Writing Integrations in Groovy

An integration written in Groovy looks very similar to a Java one except it can leverages Groovy’s language enhancements over Java such as closures:

from('timer:tick')
    .process { it.in.body = 'Hello Camel K!' }
    .to('log:info')

Configuring the Application

Camel K extends the Camel Java DSL making it easier to configure Camel’s behavior using the top level camel block

camel {
  // configure camel here
}

The camel block allows to configure the following Camel features:

  • Components

    camel {
        components {
            seda { (1)
                queueSize = 1234
                concurrentConsumers = 12
            }
    
            log { (2)
                exchangeFormatter = {
                    'body ==> ' + it.in.body
                } as org.apache.camel.spi.ExchangeFormatter
            }
    
            mySeda(SedaComponent) { (3)
                queueSize = 4321
                concurrentConsumers = 21
            }
        }
    }
    1 configure the properties of the component whit name seda
    2 configure the properties of the component whit name log
    3 creates and configure a component of type SedaComponent whose name is mySeda

    Setting the property exchangeFormatter looks a little ugly as you have to declare the type of your closure. For demonstration purpose we have created a Groovy extension module that simplify configuring the exchangeFormatter so you can rewrite your DSL as

    camel {
        components {
            log {
                formatter {
                    'body ==> ' + it.in.body
                }
            }
        }
    }

    which is much better.

    You can provide your custom extensions by packaging them in a dependency you declare for your integration.

  • Languages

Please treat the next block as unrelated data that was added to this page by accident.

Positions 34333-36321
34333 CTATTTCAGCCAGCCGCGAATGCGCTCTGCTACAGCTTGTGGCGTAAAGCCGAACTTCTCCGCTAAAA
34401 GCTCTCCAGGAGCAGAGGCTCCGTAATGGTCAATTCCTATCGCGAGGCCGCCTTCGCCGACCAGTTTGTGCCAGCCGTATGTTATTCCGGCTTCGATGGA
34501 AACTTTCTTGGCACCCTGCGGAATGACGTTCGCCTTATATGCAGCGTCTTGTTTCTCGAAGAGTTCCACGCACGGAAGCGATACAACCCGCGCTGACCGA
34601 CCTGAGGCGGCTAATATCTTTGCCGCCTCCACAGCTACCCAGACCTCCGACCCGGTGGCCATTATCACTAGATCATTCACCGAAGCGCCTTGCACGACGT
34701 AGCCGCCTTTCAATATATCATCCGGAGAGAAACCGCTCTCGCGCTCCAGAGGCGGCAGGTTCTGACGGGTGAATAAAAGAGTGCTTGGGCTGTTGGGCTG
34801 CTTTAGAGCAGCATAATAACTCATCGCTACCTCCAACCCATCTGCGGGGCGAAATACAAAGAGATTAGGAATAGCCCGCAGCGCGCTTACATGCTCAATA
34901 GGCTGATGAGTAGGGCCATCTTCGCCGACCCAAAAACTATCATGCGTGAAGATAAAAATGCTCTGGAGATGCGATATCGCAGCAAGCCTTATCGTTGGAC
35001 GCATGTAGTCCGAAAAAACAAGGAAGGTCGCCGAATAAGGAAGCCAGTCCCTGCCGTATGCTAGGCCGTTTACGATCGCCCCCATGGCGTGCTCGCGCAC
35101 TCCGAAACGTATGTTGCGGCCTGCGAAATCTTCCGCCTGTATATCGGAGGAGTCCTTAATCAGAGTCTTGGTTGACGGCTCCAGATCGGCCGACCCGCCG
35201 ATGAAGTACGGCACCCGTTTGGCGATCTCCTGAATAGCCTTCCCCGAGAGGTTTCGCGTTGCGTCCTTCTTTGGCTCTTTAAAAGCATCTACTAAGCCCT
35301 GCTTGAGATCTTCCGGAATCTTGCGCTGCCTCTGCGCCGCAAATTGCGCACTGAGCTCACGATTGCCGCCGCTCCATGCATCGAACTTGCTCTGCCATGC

camel {
        languages {
            language("bean") { (1)
                beanType = String.class
                method = "toUpperCase"
            }
            myBean(BeanLanguage) { (2)
                beanType = String.class
                method = "toLowerCase"
            }
            simple { (3)
            }
        }
    }
    1 configure the properties of the language whit name bean
    2 creates and configure a language of type BeanLanguage whose name is myBean
    3 configure the properties of the language whit name simple
  • DataFormats

    camel {
        dataFormats {
            dataFormat("json-jackson") { (1)
                unmarshalType = Map.class
                prettyPrint = true
            }
            myJackson(JacksonDataFormat) { (2)
                unmarshalType = String.class
                prettyPrint = false
            }
            csv { (3)
            }
        }
    }
    1 configure the properties of the data format whit name json-jackson
    2 creates and configure a data format of type JacksonDataFormat whose name is myJackson
    3 configure the properties of the data format whit name csv

Beans

Beans can be bound to the registry using a dedicated bean DSL :

beans {
    myCache = Caffeine.newBuilder().build() (1)

    myProcessor = processor { (2)
        it.in.body = 'Hello Camel K!'
    }

    myPredicate = predicate { (3)
        it.in.body != null
    }

    dataSource(org.apache.commons.dbcp2.BasicDataSource) { (4)
        driverClassName = "org.h2.Driver"
        url = "jdbc:h2:mem:camel"
        username = "sa"
        password = ""
    }
}
1 define a bean
2 define a custom processor
3 define a custom predicate
4 define a custom bean with name dataSource and type org.apache.commons.dbcp2.BasicDataSource

Rest Support

Integrations’s REST endpoints can be configured using the top level rest block:

rest {
    configuration { (1)
        host = 'my-host'
        port '9192'
    }

    path('/my/path') {
        get('/get') { (2)
            consumes 'application/json'
            produces 'application/json'
            to 'direct:get'
        }
    }

    post { (3)
        path '/post'
        consumes 'application/json'
        produces 'application/json'
        to 'direct:post'
    }
}
1 Configure the rest engine
2 Configure the behavior of the method GET for the path '/my/path/get' and invoke the endpoint 'direct:get'
3 Configure the behavior of the method POST for the path '/post' and invoke the endpoint 'direct:post'